Study Examines The IQ of Women Who Smoke Weed
Study shows women who smoke weed come from a cohort that seeks the novel and invites mental stimulation.
There are a lot of stereotypes about people who consume cannabis. You’ve probably heard them all by now – lazy, lack motivation, and in possession of a lower IQ than average. These assumptions linger, no matter how popular medicinal and recreational cannabis has become. But, a study out of the UK published in 2011 helps to prove, once and for all, that these stereotypes are false. According to the authors, people who dabble in cannabis, particularly women, are smarter than those who don’t.
Women are increasingly interested in all things cannabis. One look at social media and the hashtag #womeninweed, and you’ll quickly see just how popular the plant has become among women. Many reports indicate a narrowing gender gap between male and female consumers. Women are using cannabis to treat menopause, period cramping, and endometriosis. With increasingly open access to cannabis, women who smoke weed are no longer hiding in the shadows. They are celebrating it.
Despite the growing number of people exploring cannabis today, the negative assumptions about the plant persist. The classic image of a stoner who drifts through life in a haze of smoke and bloodshot eyes is incessant. So, the results of this study exploring the links between IQ and women who smoke weed, are so compelling.
Could the results from this research put to rest the haze around cannabis and IQ levels?
What the Research Actually Tells Us
The study, published in 2011 in the Journal of Epidemiology and Community Health, has been widely publicized in the industry over the last few years. It seems to be gaining a lot of interest as more people become curious about cannabis. Could it be true? Are smart people more likely to consume cannabis than those with lower IQs?
The data pulled out of the study has been skewed slightly over the years. The many popular posts about it skip over a few important details. So, here are the facts.
The authors of the study compiled information from 8,000 people who were participating in another project called the 1970 British Cohort Study. This study has been looking at lifetime drug use, socioeconomic factors, and education for decades in the UK.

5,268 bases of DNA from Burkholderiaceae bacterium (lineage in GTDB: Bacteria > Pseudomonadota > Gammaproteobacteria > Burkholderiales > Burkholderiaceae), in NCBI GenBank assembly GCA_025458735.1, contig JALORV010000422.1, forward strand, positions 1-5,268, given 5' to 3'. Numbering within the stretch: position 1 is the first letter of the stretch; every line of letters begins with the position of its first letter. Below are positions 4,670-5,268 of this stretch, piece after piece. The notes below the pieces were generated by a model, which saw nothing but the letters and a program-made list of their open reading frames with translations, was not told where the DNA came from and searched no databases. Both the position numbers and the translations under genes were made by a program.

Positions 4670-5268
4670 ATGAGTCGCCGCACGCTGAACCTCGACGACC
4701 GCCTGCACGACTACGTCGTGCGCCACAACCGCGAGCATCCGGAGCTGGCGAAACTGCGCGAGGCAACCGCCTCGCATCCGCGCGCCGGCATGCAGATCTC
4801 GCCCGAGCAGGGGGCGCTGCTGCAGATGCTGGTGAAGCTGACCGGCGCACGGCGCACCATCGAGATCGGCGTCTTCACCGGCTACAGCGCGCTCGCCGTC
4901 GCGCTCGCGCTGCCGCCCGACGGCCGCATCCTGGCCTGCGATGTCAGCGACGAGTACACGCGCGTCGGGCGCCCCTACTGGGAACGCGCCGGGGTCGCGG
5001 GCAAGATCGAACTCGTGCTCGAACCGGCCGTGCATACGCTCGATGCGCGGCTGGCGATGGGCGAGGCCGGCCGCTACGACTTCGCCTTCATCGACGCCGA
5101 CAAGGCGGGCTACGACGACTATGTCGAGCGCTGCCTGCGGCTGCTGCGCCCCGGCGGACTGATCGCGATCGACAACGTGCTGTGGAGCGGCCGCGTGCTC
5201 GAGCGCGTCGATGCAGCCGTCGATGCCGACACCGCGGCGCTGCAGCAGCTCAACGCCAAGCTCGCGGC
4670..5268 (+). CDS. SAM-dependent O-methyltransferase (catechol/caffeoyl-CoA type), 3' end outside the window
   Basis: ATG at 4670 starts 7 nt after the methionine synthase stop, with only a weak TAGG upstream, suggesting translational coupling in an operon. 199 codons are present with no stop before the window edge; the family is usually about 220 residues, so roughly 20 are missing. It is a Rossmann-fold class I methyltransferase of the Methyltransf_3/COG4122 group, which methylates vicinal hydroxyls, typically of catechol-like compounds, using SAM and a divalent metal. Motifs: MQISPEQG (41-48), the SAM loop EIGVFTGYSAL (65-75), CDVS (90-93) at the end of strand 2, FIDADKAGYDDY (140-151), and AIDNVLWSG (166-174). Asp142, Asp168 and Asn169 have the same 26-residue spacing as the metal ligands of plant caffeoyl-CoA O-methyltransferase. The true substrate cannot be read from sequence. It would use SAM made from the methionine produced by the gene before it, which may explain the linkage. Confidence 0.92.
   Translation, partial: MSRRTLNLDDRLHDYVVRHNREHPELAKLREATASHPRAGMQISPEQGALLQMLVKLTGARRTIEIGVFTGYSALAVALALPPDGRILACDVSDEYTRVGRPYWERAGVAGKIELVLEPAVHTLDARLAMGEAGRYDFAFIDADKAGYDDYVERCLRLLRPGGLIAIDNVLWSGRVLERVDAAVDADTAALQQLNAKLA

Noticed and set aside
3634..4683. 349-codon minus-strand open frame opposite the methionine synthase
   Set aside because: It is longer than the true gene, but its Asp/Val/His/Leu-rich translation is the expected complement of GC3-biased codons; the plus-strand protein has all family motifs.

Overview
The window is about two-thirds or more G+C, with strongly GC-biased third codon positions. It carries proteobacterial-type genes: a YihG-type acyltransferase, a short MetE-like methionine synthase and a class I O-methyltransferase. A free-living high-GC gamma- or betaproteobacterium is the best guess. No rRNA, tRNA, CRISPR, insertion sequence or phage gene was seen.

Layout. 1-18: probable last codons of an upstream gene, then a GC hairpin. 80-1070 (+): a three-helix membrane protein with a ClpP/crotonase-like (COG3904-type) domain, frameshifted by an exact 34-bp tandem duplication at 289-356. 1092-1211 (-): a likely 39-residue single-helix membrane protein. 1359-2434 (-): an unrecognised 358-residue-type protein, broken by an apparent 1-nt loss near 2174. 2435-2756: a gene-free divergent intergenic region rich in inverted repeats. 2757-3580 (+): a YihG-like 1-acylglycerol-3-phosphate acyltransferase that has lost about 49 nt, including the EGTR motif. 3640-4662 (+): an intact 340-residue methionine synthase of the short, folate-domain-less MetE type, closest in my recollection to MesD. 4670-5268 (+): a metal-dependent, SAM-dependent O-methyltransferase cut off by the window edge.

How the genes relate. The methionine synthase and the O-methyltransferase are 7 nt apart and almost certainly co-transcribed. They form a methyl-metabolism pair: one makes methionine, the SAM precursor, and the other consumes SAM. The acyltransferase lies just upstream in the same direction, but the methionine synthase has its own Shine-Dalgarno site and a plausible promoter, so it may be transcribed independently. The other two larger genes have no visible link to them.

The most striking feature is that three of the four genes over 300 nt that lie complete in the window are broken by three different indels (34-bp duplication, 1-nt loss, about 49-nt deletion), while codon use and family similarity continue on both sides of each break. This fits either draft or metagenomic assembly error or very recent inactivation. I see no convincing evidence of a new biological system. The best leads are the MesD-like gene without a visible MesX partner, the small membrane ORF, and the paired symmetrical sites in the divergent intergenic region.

The research team pulled IQ score from these 8,000 people from the ages of five and ten. They then looked at the numbers by sex. The authors combined this information with drug usage by the age of 30. Across both male and female participants, higher childhood IQ increased the likelihood of particular drug use by the age of 30.
Both men and women with high IQs as a five-year-old were more likely to have used a number of illicit drugs (remember this was pulled a decade ago in the UK) – far beyond cannabis. Men were much more likely to have tried amphetamines, ecstasy, and several others, while women tried cannabis and cocaine. The link between cannabis and high IQ was much stronger in women – hence why this information has quickly spread across the internet.
The results are understandably a bit confounding, especially when we consider the stereotypes society still holds about the weed smoker. Don’t we all still assume women who smoke weed have lower IQs? The results demonstrate “highly intelligent people are open to experiences and keen on novelty and stimulation.”
Why Are Women Who Smoke Weed Smarter?
The authors of the study have a few theories about why women who smoke weed have a higher IQ than those who don’t. The first theory is that people with higher IQs are open to new experiences. The authors discuss how other research shows how people with high IQs also score “highly on tests of stimulation seeking and openness to experience.”
Another possible theory, although one not discussed in this study, has to do with risk analysis. Women (and men) with higher IQs may perform better risk analysis than those with lower scores. There are many misconceptions about cannabis consumption out there, but a person with a higher IQ can sort through the fake news to find the truth. Instead of fearing the plant, they research it. Instead of avoiding it based on rumors, they explore information from reliable sources. It may be that women who smoke weed, do so because they’ve done their research in advance. They know it’s safe, and they know it has medicinal benefits.
A Final Word on Cannabis and Cognitive Impairment
It is worth noting that researchers have dug deep into how chronic cannabis dependence can affect cognitive function. The younger you start, and the more frequently you consume as a youth, the higher the risk of impairment.
But for the regular consumer, there is little risk of lingering cognitive impairment from using cannabis therapeutically. Even moderate use during adolescence doesn’t affect IQ in the long term or exam results according to one study.
The Canadian Centre on Substance Use and Addiction agrees, stating in a 2019 report: ”The available evidence suggests that, for most individuals, chronic cannabis use does not produce severe or grossly debilitating impairment of cognitive functioning. Instead, the effects appear to be more subtle and no longer measurable after a few days to weeks of abstinence.”
Clearly, it’s time to redefine how we see cannabis consumers.